A research group called CU and the CDC comprised of both undergraduate students from Clemson and officials of the Centers for Disease Control and Prevention (“CDC”) had the privilege of naming a new strain of Legionella bacteria after the University- Legionella clemsonensis.
The CDC sent 68 strains of Legionella bacteria that didn’t match up to any strains in the current database to Clemson students to analyze. Through sequencing two genes, the students were to determine if the species could be identified as one of the known strains of Legionella, or if the strains were new. These tests revealed that one of the species, now known as Legionella clemsonensis, did not align with any strands of currently known Legionella.
Legionella clemsonensis was originally isolated from a patient in Ohio, according to the CDC. Aside from not matching to any other known Legionella groupings, this strand of bacteria also uniquely gave off a fluoresced green hue when shown with ultraviolet light. Typically, Legionella strains will emulate a fluoresced blue, red, or yellow hue when shown with ultraviolet light.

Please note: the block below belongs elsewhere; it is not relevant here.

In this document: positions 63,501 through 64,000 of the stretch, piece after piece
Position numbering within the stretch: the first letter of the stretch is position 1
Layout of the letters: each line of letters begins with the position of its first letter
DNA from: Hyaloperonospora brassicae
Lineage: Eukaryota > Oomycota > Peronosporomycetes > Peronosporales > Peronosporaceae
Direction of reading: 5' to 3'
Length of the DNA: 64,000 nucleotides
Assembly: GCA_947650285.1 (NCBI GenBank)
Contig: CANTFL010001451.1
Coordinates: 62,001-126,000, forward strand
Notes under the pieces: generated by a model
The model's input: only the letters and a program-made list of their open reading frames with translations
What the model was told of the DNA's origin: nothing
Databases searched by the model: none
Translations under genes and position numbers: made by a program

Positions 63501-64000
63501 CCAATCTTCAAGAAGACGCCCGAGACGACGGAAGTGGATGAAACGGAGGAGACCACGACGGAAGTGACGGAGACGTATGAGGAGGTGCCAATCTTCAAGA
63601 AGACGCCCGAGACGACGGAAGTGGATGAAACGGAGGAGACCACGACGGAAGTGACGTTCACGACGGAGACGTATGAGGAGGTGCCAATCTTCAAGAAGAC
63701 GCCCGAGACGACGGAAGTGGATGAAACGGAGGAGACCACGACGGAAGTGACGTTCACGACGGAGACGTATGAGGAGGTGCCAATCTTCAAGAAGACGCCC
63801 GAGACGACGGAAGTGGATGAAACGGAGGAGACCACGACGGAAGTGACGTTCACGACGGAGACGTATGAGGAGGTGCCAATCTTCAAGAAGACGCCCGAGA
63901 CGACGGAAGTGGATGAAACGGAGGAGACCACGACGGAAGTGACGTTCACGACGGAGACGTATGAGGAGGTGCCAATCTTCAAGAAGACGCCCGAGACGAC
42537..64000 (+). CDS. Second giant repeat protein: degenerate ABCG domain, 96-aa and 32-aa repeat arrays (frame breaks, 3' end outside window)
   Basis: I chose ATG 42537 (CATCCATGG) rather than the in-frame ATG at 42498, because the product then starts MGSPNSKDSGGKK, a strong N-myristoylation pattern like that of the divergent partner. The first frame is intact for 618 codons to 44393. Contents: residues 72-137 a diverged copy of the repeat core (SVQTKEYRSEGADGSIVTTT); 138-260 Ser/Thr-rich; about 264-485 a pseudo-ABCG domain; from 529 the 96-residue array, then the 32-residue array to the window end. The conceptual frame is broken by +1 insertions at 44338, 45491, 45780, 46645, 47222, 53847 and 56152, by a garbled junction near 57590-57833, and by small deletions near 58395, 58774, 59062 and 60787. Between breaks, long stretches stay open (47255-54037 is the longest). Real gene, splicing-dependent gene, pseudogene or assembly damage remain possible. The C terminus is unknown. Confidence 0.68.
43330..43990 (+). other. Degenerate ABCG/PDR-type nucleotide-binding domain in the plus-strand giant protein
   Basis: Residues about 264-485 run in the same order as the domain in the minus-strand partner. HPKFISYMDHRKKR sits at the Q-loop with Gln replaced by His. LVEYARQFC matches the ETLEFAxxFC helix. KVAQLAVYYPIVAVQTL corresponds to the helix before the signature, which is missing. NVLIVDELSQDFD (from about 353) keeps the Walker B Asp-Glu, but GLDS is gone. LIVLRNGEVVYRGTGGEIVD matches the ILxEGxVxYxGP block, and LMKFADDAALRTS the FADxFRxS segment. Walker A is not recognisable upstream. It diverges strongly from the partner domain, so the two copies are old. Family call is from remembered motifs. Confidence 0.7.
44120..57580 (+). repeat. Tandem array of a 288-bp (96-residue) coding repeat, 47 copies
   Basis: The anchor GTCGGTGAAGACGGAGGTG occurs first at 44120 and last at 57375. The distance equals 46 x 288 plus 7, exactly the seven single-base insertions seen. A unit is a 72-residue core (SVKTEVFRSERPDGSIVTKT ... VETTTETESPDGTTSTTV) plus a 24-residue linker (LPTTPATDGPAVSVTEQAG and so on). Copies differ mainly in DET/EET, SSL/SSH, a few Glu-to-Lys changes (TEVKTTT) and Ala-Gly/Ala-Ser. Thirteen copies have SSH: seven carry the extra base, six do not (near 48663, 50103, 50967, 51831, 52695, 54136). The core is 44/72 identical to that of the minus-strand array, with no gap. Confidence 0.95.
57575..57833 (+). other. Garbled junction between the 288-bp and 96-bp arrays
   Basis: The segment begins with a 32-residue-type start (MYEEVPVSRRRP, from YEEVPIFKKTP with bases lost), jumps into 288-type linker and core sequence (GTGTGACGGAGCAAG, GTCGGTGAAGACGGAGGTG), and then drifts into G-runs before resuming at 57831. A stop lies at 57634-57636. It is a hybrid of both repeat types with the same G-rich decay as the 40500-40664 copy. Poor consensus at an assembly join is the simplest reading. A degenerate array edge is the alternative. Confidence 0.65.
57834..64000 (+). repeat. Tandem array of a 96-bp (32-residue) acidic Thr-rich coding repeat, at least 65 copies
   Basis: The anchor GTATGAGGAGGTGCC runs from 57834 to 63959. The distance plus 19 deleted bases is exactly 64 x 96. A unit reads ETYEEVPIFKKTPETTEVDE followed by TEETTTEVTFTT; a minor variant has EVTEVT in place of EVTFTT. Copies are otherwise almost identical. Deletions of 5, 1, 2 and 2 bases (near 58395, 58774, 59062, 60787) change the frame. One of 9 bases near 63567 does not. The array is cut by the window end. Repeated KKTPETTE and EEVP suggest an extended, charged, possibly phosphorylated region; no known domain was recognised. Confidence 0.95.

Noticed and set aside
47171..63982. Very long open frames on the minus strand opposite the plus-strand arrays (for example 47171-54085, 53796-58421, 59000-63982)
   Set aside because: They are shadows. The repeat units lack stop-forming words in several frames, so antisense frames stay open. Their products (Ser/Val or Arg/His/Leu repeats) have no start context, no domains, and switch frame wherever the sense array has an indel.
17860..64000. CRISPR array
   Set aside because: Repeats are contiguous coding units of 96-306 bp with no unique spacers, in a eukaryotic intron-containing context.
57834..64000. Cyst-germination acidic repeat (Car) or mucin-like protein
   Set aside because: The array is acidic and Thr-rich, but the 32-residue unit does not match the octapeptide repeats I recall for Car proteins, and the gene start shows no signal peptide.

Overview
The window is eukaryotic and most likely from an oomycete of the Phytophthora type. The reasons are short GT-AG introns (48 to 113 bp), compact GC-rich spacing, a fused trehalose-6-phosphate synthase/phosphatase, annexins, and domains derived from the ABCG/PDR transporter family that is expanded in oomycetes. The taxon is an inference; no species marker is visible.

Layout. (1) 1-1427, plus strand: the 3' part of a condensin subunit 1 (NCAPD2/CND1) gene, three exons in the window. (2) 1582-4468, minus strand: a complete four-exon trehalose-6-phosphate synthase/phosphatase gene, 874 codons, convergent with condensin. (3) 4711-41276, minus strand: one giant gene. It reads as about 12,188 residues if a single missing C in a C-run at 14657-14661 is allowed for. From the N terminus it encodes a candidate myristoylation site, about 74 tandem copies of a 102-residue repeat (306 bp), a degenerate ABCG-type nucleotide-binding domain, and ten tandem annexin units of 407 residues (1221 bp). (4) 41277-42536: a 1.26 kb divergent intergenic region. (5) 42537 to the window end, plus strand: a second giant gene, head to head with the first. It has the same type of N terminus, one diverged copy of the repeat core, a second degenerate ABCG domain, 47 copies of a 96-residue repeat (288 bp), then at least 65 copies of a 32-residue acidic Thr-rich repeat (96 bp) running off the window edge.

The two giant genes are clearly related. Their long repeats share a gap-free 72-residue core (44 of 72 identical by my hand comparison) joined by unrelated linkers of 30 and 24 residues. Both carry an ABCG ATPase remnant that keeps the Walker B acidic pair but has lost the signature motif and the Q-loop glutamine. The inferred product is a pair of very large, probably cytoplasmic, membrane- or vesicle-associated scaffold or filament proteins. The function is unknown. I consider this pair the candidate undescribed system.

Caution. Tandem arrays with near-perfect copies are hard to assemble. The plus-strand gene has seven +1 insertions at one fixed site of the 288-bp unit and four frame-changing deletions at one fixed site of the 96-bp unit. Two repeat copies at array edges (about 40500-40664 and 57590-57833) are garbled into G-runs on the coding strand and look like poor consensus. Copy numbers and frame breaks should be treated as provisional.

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.Jules Zacher is an attorney in Philadelphia who has tried Legionnaires’ disease cases across the U.S. Please visit LegionnaireLawyer.com for updates to this post or for more information on Legionnaires’ disease